Sunday, February 12, 2012

The Steady Devaluation of Human Labor

Over the years, inflation has generally gone up and the minimum wage has been adjusted periodically to bring it in line with the higher cost of living. Raising the minimum wage usually involves a big political fight.

In 1970, minimum wage was $1.60 per hour. Now it's $7.25 per hour, an increase of 453%.

However, due to inflation, it takes about $9.28 in today's dollars to buy what used to cost $1.60 in 1970, an increase of 580%. Minimum wage statistics are found here and an inflation calculator is available here

The graph shows that the minimum wage, in constant dollars, has had its ups and downs since 1970 but the overall trend indicated by the straight black line is down. The numbers show that the American economy puts less value on the entry level worker than it did in 1970. Why is that? Are minimum wage workers less intelligent now than they were forty years ago? Are they lazier?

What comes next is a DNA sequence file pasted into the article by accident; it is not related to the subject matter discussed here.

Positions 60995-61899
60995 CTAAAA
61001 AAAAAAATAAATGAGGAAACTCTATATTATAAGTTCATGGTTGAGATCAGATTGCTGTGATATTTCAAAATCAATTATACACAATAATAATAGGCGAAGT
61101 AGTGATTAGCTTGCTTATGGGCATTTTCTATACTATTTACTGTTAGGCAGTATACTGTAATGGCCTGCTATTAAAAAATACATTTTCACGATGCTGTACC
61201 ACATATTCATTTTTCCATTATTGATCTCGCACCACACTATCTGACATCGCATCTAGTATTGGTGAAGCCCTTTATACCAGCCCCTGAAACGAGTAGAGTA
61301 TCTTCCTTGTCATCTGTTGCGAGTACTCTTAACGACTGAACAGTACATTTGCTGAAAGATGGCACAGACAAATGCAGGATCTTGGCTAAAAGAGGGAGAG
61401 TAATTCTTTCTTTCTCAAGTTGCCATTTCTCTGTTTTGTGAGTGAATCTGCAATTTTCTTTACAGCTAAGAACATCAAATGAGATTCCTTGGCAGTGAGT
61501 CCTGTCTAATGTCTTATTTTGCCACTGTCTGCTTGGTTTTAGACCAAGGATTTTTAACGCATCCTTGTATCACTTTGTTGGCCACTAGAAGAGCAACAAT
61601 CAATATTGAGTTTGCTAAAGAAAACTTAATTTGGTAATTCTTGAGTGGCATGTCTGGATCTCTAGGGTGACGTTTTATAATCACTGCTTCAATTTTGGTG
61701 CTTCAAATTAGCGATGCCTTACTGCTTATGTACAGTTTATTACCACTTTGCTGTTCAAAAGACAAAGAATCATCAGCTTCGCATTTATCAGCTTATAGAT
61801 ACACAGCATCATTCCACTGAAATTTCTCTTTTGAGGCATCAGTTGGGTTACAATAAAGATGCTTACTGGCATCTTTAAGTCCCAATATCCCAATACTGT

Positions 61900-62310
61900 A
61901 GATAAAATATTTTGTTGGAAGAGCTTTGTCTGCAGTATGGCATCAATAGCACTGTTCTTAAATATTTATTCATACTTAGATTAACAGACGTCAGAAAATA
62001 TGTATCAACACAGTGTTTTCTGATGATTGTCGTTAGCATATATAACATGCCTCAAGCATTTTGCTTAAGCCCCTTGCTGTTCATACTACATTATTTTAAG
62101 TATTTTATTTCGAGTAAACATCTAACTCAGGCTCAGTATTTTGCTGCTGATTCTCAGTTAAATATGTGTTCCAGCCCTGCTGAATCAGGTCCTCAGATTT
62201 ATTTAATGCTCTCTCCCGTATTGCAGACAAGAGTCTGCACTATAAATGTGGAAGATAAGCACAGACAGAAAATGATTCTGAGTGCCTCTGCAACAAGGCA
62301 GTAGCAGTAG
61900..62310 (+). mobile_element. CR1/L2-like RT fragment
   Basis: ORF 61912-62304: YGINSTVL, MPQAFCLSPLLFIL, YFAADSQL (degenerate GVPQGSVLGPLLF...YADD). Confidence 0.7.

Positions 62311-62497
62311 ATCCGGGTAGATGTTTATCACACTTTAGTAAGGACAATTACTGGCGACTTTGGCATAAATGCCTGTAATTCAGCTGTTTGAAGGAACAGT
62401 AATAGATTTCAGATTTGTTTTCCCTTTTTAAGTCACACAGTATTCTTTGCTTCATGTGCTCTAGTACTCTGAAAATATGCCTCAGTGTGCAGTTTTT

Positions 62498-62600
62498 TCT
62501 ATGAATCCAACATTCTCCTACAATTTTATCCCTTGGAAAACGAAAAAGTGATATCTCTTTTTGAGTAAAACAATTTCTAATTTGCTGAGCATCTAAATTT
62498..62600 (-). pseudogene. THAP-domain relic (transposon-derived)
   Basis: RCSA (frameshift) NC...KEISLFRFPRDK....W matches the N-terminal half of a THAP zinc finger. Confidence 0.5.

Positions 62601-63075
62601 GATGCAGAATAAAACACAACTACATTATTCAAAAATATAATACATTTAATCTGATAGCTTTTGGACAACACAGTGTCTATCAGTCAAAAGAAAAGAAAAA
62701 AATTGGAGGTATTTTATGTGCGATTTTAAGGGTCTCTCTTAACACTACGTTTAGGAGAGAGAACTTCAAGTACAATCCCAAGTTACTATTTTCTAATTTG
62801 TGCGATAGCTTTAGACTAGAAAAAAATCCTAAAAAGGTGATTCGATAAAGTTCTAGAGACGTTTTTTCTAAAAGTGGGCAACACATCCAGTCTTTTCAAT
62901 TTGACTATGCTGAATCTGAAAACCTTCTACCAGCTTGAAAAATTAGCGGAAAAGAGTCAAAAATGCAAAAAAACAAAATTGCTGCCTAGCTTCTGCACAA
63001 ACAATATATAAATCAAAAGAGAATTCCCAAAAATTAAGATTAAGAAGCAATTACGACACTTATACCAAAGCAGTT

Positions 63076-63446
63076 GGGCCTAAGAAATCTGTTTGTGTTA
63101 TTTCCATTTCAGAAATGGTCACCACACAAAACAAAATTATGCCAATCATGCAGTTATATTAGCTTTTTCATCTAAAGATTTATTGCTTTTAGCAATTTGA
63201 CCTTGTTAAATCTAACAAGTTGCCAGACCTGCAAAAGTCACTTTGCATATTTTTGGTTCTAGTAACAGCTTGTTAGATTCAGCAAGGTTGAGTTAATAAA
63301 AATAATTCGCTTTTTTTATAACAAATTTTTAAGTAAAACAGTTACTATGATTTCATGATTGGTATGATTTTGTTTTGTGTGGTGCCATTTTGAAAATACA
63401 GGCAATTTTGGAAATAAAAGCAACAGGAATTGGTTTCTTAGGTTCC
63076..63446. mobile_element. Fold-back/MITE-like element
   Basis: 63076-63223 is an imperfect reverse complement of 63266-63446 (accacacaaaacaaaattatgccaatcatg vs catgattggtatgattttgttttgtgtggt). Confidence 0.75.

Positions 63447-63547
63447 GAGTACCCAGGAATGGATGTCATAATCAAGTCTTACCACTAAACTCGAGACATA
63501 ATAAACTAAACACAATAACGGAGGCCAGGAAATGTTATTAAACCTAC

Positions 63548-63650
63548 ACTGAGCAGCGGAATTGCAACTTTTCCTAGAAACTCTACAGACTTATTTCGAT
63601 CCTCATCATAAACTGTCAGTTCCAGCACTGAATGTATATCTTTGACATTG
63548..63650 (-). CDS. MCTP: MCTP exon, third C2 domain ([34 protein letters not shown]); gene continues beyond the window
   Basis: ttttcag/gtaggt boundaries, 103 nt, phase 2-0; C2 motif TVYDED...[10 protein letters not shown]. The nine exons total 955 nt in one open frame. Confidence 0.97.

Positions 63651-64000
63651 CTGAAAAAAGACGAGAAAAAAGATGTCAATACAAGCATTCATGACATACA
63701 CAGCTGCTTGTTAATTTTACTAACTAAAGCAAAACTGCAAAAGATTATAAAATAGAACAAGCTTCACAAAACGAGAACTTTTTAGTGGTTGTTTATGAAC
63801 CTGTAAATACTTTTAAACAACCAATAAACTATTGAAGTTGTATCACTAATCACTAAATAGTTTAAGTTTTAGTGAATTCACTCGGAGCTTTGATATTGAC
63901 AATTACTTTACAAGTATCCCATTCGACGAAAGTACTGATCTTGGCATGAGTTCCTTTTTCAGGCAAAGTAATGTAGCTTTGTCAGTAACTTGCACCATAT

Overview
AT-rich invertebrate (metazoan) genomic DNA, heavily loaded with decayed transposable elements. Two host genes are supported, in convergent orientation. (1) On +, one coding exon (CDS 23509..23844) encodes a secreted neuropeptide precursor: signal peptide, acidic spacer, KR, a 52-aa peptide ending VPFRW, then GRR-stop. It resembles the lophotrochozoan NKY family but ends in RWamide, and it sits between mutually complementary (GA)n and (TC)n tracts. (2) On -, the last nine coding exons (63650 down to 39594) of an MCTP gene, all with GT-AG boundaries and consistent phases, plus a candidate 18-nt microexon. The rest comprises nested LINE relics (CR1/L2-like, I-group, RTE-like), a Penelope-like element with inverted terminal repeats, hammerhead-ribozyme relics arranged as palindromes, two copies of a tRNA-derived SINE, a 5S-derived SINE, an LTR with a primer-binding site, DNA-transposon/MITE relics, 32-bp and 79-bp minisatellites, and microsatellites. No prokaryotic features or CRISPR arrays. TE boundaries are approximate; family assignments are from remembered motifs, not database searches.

The reason probably has a lot to do with the rise of the global economy and cheaper Chinese labor. It may also have to do with basic attitudes toward labor. Some see labor as a commodity, while others believe it is not.  

Here are some remarks made by Representative Steve King (R-IA) on the floor of the House of Representatives last year:

"Labor is a commodity just like corn or beans or oil or gold, and the value of it needs to be determined by the competition, supply and demand in the workplace."

That very attitude toward workers was a powerful motivator during the early days of the labor movement. The idea that people were on par with animals, equipment, and raw materials was offensive and demeaning to workers who wanted a better life for themselves and their families.
Samuel Gompers, cigar maker-turned-labor organizer and founder of the American Federation of Labor in the early 20th Century, had a different business ethic related to labor and said this: “You cannot weigh the human soul in the same scales with a piece of pork.”

Labor advocates actually managed to insert a statement affirming the status of human labor in the 1914 Clayton Antitrust Act“The labor of a human being is not a commodity or article of commerce.”

So, is labor a commodity or not? The recent remarks by Rep. Steve King stand in direct opposition to the those of Samuel Gompers and the Clayton Act. The fight has gone on for decades, but, based on the above chart, it looks like King's side is winning.

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